Growing Up Among Worlds

Report
Understanding the “New Normal”
of a Cross-Cultural Childhood
Facilitated by
Ruth E. Van Reken

My story

Defining our terms
◦ Where we’ve been
◦ Where we are

Why a cross-cultural childhood matters

Why a highly mobile childhood matters

How to grow from both gifts and challenges
First Culture
(Home/Passport)
Third Culture
(International Lifestyle)
(“Neither/Nor World”)
Second Culture
(Host)
“A person who has spent
a significant part of his
or her developmental
years outside the
parents' culture(s)...

Cross-cultural lifestyle

High mobility

Expected repatriation

Often a “system identity”

In 1984, Dr. Ted Ward
declared Third Culture
Kids (TCKs) as the
“prototype citizens” of
the future.

Why?

A Cross-Cultural Kid (CCK) is a person who
is living in—or meaningfully interacting
with—two or more cultural environments for
a significant period of time during
developmental years of childhood (first 18
years of life).
◦ A Cross-Cultural Adult (CCA) is one who made
first significant cross-cultural interaction as an
adult
◦ Adult Cross-Cultural Kid (ACCK) is someone
who grew up as a CCK.

Ruth E. Van Reken, co-author, Third Culture Kids: The Experience of
Growing Up Among Worlds, 2002
Examples of Cross-Cultural Kids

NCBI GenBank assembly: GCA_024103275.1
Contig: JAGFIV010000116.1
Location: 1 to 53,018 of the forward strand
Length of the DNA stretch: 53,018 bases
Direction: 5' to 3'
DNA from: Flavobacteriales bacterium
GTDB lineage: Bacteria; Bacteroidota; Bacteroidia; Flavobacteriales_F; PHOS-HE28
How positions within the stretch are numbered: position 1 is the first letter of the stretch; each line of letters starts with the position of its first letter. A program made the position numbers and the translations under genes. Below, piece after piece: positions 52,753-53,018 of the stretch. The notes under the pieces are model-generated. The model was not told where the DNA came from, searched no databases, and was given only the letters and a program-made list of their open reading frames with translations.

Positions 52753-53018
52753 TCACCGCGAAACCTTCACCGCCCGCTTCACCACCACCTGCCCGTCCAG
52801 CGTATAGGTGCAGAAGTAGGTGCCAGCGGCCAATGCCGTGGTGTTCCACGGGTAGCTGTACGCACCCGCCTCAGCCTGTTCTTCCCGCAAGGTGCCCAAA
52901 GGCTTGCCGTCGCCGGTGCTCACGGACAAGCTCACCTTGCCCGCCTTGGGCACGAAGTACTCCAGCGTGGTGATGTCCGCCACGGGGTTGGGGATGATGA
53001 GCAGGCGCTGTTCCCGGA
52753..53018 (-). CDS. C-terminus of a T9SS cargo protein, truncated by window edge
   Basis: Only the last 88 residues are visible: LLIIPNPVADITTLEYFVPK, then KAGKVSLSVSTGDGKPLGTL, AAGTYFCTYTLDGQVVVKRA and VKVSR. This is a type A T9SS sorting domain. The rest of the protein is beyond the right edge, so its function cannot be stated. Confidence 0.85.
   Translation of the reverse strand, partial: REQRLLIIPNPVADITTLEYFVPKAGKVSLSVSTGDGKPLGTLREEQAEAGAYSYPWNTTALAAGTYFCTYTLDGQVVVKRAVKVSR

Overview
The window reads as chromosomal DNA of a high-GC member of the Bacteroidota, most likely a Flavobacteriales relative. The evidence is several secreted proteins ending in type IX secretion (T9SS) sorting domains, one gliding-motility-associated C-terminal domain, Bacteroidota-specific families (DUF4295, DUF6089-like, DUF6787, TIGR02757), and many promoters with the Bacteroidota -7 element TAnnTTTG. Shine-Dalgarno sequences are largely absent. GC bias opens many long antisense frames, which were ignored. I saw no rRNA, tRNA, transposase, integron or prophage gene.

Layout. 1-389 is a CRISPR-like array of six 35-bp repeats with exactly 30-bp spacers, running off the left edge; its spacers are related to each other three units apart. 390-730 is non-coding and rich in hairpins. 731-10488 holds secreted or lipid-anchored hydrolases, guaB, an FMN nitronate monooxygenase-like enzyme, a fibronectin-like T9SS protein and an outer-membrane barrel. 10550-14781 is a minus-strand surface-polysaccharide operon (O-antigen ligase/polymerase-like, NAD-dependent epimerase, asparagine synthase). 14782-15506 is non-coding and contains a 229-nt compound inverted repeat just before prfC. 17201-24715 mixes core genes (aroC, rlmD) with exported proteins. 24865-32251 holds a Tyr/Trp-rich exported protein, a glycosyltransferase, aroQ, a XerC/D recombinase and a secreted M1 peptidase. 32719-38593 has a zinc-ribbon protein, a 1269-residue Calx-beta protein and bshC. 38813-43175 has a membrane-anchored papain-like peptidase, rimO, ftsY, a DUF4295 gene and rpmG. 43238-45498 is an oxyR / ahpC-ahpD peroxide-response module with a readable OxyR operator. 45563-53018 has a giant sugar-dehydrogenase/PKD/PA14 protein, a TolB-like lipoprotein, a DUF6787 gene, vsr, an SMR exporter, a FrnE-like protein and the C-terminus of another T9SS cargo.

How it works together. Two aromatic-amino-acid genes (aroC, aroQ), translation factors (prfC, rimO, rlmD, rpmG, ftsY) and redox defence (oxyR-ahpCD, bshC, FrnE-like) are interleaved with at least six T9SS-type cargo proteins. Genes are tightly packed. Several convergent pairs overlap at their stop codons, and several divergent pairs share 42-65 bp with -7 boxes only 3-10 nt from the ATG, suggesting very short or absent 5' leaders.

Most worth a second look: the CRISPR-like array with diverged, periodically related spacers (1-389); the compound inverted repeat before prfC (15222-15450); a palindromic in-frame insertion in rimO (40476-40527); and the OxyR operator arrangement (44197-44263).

TCKs
Bi (Double?)
cultural
Kids
Biracial
Kids
CrossCultural
Kids
Domestic
TCKs
Children of
Minorities
International
Adoptees
Children of
Children of Educational Children of
BorderImmigrants
CCKs
Refugees
landers
Bus. Kids Other
Mil. Kids
Miss. Kids
TCKs
Growing Complexity
Barack Obama’s Circles
CrossCultural
Kids
Bicultural
Kids
Privileged
Children of
Minorities
Discrimi
nated
Biracial
Kids
Children of
Immigrants
Domestic
TCKs
Educational
CCKs
Children of
Refugees
International
Adoptees
Children of
Borderlanders
Cross- Cultural Adults (CCAs) - ) Those who made

first significant cross-cultural interaction as an adult


Third Culture Adults (TCAs) - Those who make their
first long-term international cross-cultural move as
adults.
Cross-Cultural Kids (CCKs) - those who interact
menaingfully with various cultural worlds as children.

Third Culture Kids (TCKs) -“Children who accompany
their parents into another culture.”


Ruth Useem’s definition
Adult Cross-Cultural Kids - those who grew up as
CCKs of any sort


Third Culture Kids (ATCKs) - Those who grew up as
TCKs
Other?


Large world view vs. ignorance of passport culture
Switching between school and home culture vs. opportunity to
interact with others of different backgrounds

Linguistic skills vs. linguistic confusion

Cultural chameleon: adaptability vs. lack of true cultural balance

Arrogance: real vs. perceived

Belonging “everywhere and nowhere”

Great opportunity to travel/see the world vs. rootless and restless

Independence vs. isolation

Guardedness in forming close relationships
all rights reserved Ruth E. Van Reken

Can be effective cultural bridge

Language skills

Observational skills
 Thinking “outside the box”

Adaptability

Confidence

To start something new

To move and start again
